The Russian Navy is massively arming up its fleet of attack submarines through a weapons modernization effort intended to add as many as forty-eight new undersea-launched cruise missiles.
The move, according to Russian’s TASS news agency, seekers to grow the strike capabilities of its nuclear-powered Irkutsk submarine two-fold through an upgrade program called Project 949AM.
“Currently, the nuclear-powered submarine Irkutsk is undergoing repairs and upgrades at the Far Eastern Zvezda ship repair plant. A source earlier told TASS that the sub’s strike capabilities would grow at least two-fold after its upgrade and it would be capable of carrying 48 new Kalibr-PL, Oniks, and Tsirkon missiles,” the paper says.
The missiles being added are significant. Russia’s submarine and ship-launched cruise missile, the Kalibr-PL, was first discovered by the United States in 2015 when Russia launched twenty-six cruise missiles against eleven targets in Syria from the Caspian Sea, traveling 1,500km, according to a report from deagle.com. The deagle report also says the weapons rely upon both GPS and inertial measurement guidance technology, not too unlike the U.S. Tomahawk which can reach up to 900 nautical miles. The Tsirkon is an emerging submarine-launched hypersonic missile.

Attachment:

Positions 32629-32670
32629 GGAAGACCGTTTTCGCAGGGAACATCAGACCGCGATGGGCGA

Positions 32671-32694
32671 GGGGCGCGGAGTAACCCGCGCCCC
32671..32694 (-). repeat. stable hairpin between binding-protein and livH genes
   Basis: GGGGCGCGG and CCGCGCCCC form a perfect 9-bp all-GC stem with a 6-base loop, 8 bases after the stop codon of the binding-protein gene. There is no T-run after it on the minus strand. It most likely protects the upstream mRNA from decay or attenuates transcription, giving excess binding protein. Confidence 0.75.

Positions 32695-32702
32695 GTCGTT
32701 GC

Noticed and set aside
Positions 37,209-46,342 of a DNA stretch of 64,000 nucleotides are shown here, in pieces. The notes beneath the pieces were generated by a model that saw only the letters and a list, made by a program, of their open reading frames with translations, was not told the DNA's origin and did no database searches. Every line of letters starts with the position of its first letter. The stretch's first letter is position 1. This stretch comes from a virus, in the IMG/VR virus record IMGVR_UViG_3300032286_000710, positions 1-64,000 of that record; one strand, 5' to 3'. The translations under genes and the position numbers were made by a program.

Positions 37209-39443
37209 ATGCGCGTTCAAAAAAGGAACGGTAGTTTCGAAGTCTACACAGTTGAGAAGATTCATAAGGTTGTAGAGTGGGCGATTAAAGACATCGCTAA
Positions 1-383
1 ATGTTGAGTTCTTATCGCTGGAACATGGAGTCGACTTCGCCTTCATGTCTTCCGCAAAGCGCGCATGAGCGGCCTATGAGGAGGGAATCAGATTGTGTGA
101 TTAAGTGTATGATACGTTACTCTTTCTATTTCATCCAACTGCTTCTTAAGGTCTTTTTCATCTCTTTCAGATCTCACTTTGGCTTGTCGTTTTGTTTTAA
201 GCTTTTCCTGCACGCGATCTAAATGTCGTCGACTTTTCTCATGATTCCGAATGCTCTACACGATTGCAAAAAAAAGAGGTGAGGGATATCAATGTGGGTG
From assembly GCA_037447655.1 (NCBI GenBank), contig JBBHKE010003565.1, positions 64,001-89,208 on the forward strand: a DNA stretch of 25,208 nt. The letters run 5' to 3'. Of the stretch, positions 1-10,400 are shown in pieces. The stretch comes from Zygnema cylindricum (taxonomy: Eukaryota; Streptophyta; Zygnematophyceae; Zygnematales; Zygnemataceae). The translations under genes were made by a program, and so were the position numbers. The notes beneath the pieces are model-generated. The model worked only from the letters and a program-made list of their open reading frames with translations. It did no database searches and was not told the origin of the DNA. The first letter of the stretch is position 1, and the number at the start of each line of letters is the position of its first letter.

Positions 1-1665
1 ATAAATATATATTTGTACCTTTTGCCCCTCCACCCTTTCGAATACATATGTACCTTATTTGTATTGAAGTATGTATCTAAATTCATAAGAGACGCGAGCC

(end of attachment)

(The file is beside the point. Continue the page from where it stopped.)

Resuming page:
It seems very interesting to note that this Russian effort to massively up-arm attack submarines very closely parallels the ongoing U.S. Navy initiative to build Virginia-class attack submarines with an added Virginia Payload Module. Those modules are eighty-foot sections that raise the number of on-board Tomahawk cruise missiles from twelve all the way up to forty. The firepower increase, which is both ongoing and very substantial, is being added as part of the Navy’s Block V Virginia-class construction effort. It is already well underway, and the move is intended to replace the massive amount of Tomahawk firepower carried by the four soon-to-retire SSGNs, guided-missile Ohio-class submarines.
Often the first used weapon of war, Tomahawk missiles can pinpoint targets ashore from ranges out to 900 nautical miles, use a two-way data link to adjust targeting information and “loiter” above target areas as needed. Even more recently, the Navy’s Maritime Tomahawk variant is engineered with technology enabling it to destroy moving enemy ships. It appears it would be interesting to know if any of these Russian submarine-launched cruise missiles now being added possess any kind of comparable technical ability. Moscow may not have the same targeting capabilities as American Tomahawks. However, in terms of sheer volume of cruise missiles, it does appear that the Russians seek to surpass the U.S. Virginia-class Block V VPM boats armed with forty Tomahawks by building submarines armed with forty-eight cruise missiles.
A Russian effort to match or surpass the emerging firepower being built into Virginia-class U.S. Navy boats is certain to surprise no one at the Pentagon.
Kris Osborn is the defense editor for the National Interest. Osborn previously served at the Pentagon as a Highly Qualified Expert with the Office of the Assistant Secretary of the Army—Acquisition, Logistics & Technology. Osborn has also worked as an anchor and on-air military specialist at national TV networks. He has appeared as a guest military expert on Fox News, MSNBC, The Military Channel, and The History Channel. He also has a Masters Degree in Comparative Literature from Columbia University.